PIETER HUGO

Hobbled by life, but triumphal all the same
LA CUCARACHA


On home and belonging
FLAT NOODLE SOUP TALK
KIN
MESSINA/MUSINA


The possibilities of portraiture
THE JOURNEY
THERE’S A PLACE IN HELL FOR ME AND MY FRIENDS
LOOKING ASIDE


West Africa works
PERMANENT ERROR
NOLLYWOOD
THE HYENA AND OTHER MEN
WILD HONEY COLLECTORS


Remembrance and inheritance
1994
RWANDA: VESTIGES OF A GENOCIDE


Flirtations with popular culture
PH X HBA
 CONTROL


INFORMATION
@pieter.hugo.official
Untitled, Agbogbloshie Market, Accra, Ghana, 2010

Untitled, Agbogbloshie Market, Accra, Ghana, 2009

Al Hasan Abukari, Agbogbloshie Market, Accra, Ghana, 2009


Untitled, Agbogbloshie Market, Accra, Ghana, 2009

Ibrahim Sulley, Agbogbloshie Market, Accra, Ghana, 2009 


Yaw Francis, Agbogbloshie Market, Accra, Ghana, 2009


Untitled, Agbogbloshie Market, Accra, Ghana, 2010
Al Hasan, Agbogbloshie Market, Accra, Ghana, 2009

Untitled, Agbogbloshie Market, Accra, Ghana, 2010

Untitled, Agbogbloshie Market, Accra, Ghana, 2009

Abdulai Yahaya, Agbogbloshie Market, Accra, Ghana, 2010

Untitled, Agbogbloshie Market, Accra, Ghana, 2010

Untitled, Agbogbloshie Market, Accra, Ghana, 2010

Untitled, Agbogbloshie Market, Accra, Ghana, 2010

David Akore, Agbogbloshie Market, Accra, Ghana, 2010

Untitled, Agbogbloshie Market, Accra, Ghana, 2010


Amama Suleiman, Agbogbloshie Market, Ghana, 2009


Yakubu Al Hasan, Agbogbloshie Market, Accra, Ghana, 2009


Untitled, Agbogbloshie Market, Accra, Ghana, 2009


Saani, Agbogbloshie Market, Accra, Ghana, 2009


Untitled, Agbogbloshie Market, Accra, Ghana, 2009-10


Aissah Salifu, Agbogbloshie Market, Accra, Ghana, 2010


Abdulai Yahaya, Agbogbloshie Market, Accra, Ghana, 2010


Naasra Yeti, Agbogbloshie Market, Accra, Ghana, 2009


Untitled, Agbogbloshie Market, Accra, Ghana, 2010


Untitled, Agbogbloshie Market, Accra, Ghana 2009

Untitled, Agbogbloshie Market, Accra, Ghana, 2010


Untitled, Agbogbloshie Market, Accra, Ghana, 2010


Issaku Moses, Agbogbloshie Market, Ghana, 2009






















Agbogbloshie Market, Zakaria Salifu, Accra, Ghana, 2010 (triptych)


Untitled, Agbogbloshie Market, Accra, Ghana, 2010


Untitled, Agbogbloshie Market, Accra, Ghana 2009



Untitled, Agbogbloshie Market, Accra, Ghana 2010



Untitled, Agbogbloshie Market, Accra, Ghana 2010


Untitled, Agbogbloshie Market, Accra, Ghana 2009-10


Untitled, Agbogbloshie Market, Accra, Ghana 2010








PERMANENT ERROR (2010)


This essay was photographed on a densely populated triangle of land in the Ghanaian capital of Accra. Bounded by the Abossey Okai Road and Odaw River, a polluted waterway that flows into the Korle Lagoon, Agbogbloshie is the second largest e-waste processing area in West Africa. It abuts Old Fadama, an impoverished settlement that offers northern migrants to the city the cheapest rents and a convenient base close to the central markets, a major employer. Home to an estimated 80 000 inhabitants, this mixed-used area on a former wetland consists not only of formal and informal residences for disenfranchised migrants to the city, but a commercial bus depot, and a vast and differentiated marketplace that includes specialised e-waste markets. An irregular activity until a few years ago, large volumes of end-of-life computers and television are now handled by Ghana’s port daily. Shipped under pretext of being reusable electronic goods, items that are not saleable end up at Agbogbloshie, nicknamed by locals as ‘Sodom and Gomorrah’.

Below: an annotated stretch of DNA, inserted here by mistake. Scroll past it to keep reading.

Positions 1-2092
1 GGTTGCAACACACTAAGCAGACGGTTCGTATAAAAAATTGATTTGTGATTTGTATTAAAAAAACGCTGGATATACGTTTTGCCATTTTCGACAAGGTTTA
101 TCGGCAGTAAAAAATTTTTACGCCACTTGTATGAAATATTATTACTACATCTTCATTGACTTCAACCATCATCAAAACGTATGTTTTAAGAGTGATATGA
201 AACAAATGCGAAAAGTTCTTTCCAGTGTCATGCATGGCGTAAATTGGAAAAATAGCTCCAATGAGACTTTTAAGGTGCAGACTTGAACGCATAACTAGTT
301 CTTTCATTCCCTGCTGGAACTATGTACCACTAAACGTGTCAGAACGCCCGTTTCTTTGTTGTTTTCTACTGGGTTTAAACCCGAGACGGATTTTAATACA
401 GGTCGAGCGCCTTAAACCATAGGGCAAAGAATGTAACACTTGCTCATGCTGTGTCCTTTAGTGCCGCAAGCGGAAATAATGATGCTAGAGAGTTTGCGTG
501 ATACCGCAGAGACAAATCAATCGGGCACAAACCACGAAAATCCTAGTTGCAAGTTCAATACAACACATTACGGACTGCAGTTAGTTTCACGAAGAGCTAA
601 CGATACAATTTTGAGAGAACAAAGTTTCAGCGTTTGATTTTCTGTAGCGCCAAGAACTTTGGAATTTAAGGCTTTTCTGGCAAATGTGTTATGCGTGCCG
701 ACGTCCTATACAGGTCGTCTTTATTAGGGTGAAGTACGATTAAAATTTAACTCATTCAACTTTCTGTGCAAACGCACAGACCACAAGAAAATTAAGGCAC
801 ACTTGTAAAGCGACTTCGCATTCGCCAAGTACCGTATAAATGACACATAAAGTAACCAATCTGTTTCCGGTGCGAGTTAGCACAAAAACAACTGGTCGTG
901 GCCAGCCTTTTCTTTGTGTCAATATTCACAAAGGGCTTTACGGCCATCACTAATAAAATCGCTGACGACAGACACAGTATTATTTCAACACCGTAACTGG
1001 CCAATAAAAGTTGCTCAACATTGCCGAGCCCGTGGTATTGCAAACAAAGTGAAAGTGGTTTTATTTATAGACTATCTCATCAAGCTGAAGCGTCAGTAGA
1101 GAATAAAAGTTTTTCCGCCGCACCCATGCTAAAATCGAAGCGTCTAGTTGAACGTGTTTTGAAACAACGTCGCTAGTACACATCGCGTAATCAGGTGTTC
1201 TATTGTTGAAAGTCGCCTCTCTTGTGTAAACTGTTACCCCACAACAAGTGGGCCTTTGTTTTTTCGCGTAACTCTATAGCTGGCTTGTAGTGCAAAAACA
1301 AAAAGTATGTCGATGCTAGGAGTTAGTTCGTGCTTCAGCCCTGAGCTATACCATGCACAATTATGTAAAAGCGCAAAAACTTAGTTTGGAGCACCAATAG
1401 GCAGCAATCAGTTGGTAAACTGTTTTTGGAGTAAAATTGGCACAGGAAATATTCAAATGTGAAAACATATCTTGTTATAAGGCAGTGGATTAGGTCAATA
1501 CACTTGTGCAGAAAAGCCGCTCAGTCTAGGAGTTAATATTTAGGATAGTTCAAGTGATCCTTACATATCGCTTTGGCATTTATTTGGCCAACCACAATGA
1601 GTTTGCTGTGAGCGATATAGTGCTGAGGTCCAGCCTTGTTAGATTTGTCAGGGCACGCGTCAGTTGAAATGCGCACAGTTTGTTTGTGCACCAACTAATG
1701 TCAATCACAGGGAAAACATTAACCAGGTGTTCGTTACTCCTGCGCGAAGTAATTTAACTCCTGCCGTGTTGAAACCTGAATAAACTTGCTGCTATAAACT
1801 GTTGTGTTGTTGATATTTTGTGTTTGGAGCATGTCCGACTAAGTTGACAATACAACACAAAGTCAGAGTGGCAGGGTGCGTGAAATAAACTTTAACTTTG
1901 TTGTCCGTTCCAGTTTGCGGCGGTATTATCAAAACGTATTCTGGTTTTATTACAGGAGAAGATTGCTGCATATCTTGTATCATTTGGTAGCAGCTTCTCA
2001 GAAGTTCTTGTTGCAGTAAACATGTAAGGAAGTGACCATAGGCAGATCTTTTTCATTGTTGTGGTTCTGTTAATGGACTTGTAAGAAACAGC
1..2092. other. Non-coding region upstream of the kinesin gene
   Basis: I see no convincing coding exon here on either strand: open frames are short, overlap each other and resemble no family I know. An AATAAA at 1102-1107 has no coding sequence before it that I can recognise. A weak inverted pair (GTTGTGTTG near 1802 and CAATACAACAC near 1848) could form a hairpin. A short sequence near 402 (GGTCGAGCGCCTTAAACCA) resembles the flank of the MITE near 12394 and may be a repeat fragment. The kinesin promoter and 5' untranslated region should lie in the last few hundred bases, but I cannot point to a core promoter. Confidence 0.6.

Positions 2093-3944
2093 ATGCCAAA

It is here that circuits, transistors, capacitors and semiconductors are reduced to their base metals. There is, one has to admit, something beautifully alchemical about what’s happening there: these devices that are the pinnacle of cultural achievement get transformed back into their base elements. Of course, this is the sympathetic reading of an artist. The political ecologist Paul Robbins has described the dump as ‘a bizarre engine that maintains a self-replicating worldwide system of over-production’. I think it is fair to say that Agbogbloshie is a dark and dirty monument to the digital age, to our faith in technology and its built-in obsolescence. This idea of surplus and waste, which is key to our digital experience, is not one that many people seem comfortable addressing. Being in an environment like this, where geopolitical imbalances are being exploited to effectively dump waste on poor countries, it is hard not to take a political position. And so I have let my photographs be used by advocacy groups.

I first encountered the dump in a photograph published by National Geographic. This is a recurrent theme in my photography, how photographs prompt me to make my own photographs. The work was produced during two trips of two weeks each. I tend to photograph over two-week stretches. I find this is a period in which I can keep my eye fresh. After that you become too accustomed to a place. It was something I realised in Rwanda, how quickly one becomes desensitised and acclimatised to completely unacceptable situations, how the mind is capable of this.


©2003—2019 Pieter Hugo, All Rights Reserved